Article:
To obtain a state or territory nomination, you should approach the state or territory you would like to live in and request they consider nominating you. Please note that state-sponsored migrants are expected to live for at least two (2) years in the state or territory which sponsors them.

If you are accepted by a state or territory government, they will notify you and lodge the relevant nomination form directly with the department.

You will also need to complete the post-lodgement form to let the department know that you have accepted a nomination and wish to have your application assessed under either the Skilled – Sponsored (subclass 176) visa or a Skilled – Sponsored (subclass 886) visa.

Q58. How will these changes impact on international students?

Australia has a well-deserved reputation for high-quality education and training. We continue to welcome overseas students, and appreciate the contribution they make to both academic life and the communities in which they live.

There are no changes being proposed to the student visa program itself. The pathway from a student visa to General Skilled Migration (GSM) also remains in place. However, applying for a student visa and applying for GSM are separate processes. It is important to note that student visas are aimed at achieving an educational outcome. GSM on the other hand is predominantly driven by the labour market needs of Australia and the requirements for permanent residence can change.

Q59. I am an international student; can I still apply for permanent residence?

International students who were eligible for permanent residence before these changes will still be eligible for permanent residence.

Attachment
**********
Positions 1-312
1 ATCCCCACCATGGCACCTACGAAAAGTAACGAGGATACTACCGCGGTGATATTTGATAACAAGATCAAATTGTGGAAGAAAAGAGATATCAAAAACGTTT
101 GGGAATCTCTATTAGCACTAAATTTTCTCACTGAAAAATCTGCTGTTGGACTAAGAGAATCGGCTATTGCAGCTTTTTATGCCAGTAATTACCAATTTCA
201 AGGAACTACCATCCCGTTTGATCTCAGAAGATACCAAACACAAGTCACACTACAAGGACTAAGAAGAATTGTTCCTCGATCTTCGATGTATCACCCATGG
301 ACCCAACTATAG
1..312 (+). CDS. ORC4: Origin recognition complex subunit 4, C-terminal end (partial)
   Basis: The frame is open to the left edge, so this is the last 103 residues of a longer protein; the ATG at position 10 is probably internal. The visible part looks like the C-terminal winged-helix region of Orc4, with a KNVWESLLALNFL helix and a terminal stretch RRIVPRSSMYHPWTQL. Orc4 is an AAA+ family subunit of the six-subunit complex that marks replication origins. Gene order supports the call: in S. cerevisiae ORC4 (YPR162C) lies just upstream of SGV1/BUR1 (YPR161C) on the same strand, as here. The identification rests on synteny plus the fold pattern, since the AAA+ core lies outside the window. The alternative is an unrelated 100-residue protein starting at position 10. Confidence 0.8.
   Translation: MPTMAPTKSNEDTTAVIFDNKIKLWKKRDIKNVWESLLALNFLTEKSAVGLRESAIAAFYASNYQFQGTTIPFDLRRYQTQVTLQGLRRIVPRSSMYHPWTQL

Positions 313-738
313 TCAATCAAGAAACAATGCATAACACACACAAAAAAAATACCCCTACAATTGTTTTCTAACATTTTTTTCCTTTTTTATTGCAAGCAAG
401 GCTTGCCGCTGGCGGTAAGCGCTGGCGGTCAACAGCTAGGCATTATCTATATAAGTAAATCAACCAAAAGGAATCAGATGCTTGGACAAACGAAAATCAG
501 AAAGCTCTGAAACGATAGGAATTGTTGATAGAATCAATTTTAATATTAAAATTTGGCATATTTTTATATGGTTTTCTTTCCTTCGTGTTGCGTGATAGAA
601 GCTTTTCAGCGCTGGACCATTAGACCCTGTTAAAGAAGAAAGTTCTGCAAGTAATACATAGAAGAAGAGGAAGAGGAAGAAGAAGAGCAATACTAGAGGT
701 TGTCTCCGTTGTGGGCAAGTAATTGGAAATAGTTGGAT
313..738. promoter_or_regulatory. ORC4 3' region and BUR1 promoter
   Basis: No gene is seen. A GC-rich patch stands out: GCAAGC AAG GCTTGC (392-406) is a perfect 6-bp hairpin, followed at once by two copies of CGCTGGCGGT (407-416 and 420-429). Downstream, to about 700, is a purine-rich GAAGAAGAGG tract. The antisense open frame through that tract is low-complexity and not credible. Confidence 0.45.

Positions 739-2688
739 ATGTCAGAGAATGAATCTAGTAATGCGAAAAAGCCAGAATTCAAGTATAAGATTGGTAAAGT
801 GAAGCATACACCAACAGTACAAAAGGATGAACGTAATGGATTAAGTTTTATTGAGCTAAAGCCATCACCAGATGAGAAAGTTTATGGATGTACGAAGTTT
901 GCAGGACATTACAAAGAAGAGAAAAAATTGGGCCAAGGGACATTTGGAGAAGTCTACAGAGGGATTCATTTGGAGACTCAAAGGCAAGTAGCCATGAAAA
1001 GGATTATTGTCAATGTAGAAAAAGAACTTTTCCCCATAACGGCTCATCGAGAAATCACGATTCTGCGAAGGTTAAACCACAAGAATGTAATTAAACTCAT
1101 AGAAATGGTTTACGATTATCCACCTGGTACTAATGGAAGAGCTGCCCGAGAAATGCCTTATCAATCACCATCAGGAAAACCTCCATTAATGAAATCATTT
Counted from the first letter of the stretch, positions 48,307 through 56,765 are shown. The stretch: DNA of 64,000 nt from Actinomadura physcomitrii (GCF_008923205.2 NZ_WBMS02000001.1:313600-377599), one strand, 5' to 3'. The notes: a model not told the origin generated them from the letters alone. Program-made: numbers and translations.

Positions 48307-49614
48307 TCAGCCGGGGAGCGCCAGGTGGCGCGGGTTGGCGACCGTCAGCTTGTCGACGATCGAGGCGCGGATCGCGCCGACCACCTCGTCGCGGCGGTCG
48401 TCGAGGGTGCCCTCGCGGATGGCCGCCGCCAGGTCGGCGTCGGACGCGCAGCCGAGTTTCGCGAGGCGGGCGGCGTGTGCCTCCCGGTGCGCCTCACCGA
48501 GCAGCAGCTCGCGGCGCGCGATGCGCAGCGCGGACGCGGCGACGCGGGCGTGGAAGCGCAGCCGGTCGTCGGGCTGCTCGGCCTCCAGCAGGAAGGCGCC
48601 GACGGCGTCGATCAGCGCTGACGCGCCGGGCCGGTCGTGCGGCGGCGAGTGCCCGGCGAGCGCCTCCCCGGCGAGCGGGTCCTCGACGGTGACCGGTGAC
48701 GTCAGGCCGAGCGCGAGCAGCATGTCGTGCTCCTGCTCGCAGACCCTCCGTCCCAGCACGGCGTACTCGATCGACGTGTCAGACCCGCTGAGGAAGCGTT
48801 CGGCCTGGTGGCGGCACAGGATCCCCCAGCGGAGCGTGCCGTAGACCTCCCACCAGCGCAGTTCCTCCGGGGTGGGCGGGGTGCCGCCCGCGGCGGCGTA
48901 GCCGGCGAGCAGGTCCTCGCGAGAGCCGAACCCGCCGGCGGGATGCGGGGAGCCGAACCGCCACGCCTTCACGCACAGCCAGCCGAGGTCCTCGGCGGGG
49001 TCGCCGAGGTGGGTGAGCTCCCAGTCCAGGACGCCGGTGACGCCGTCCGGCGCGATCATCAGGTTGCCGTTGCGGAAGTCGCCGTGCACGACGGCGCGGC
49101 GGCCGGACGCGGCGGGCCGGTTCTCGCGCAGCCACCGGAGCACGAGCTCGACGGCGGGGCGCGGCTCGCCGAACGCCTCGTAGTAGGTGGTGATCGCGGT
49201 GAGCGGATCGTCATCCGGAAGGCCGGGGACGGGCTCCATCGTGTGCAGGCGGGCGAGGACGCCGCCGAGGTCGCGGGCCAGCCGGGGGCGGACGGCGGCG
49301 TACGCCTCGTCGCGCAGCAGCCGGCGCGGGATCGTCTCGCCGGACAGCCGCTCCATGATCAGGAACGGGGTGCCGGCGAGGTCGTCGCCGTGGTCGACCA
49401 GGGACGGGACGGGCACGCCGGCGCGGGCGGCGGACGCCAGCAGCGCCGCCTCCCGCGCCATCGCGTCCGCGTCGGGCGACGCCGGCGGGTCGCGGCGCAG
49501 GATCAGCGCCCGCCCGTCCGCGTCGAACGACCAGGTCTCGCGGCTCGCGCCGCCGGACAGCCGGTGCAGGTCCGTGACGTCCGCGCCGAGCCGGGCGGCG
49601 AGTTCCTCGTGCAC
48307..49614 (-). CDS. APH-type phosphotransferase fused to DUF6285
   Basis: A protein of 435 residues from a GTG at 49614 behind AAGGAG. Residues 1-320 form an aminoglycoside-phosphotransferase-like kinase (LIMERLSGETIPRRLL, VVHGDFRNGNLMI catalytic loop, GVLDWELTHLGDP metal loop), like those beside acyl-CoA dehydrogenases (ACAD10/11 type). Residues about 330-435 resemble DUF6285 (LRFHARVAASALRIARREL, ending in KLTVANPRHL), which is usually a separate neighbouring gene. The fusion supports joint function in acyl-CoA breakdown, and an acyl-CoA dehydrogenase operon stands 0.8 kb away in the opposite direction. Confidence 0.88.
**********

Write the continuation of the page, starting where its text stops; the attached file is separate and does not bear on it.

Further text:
International students who have graduated from an Australian education provider and meet other necessary requirements will still be eligible to apply for permanent residence under the GSM program. Student visa holders will still need to meet the points test and basic eligibility requirements such as having the required level of English language proficiency and having completed a degree, diploma or trade qualification resulting from at least two academic years of study in Australia.

While the requirements for GSM have not changed, Australia continually adjusts and reviews its migration program to ensure it meets changing needs and circumstances. Prospective permanent visa applicants should continue to monitor the website for changes.

International students studying a trade qualification in Australia and intending to lodge an onshore GSM application should note that the English language requirements will change from 1 January 2010. From 1 January 2010, GSM applicants will not be able to claim vocational English (a minimum of 5.0 on each component of the IELTS test). From 1 January 2010 all GSM applicants will have to meet a minimum of competent English (a minimum of 6.0 on each component of the IELTS test).

Note that this change applies from 1 July 2009 for offshore applicants. This means that applicants who apply for an offshore GSM visa from 1 July 2009 will not be able to claim vocational English and must meet a minimum of competent English.

Q60. The course I am studying will not allow me to qualify for an occupation on the Critical Skills List (CSL), can I still apply for a permanent residence visa?

These changes do not impact on the application requirements for GSM. The points test and requirements for GSM have not changed. Students studying in courses leading to 50- or 60-point occupations on the Skilled Occupation List (SOL) will still be eligible to apply for GSM. Students with 60-point occupations will also still be eligible for additional points on the points test if that occupation is listed on the Migration Occupations in Demand List (MODL) and they have the necessary skilled work experience. The SOL and MODL have not changed.

Eligible applicants with occupations not on the CSL will still be able to apply for GSM. However, their visa applications will not be processed as quickly. Those people nominating occupations on the CSL will be given processing priority.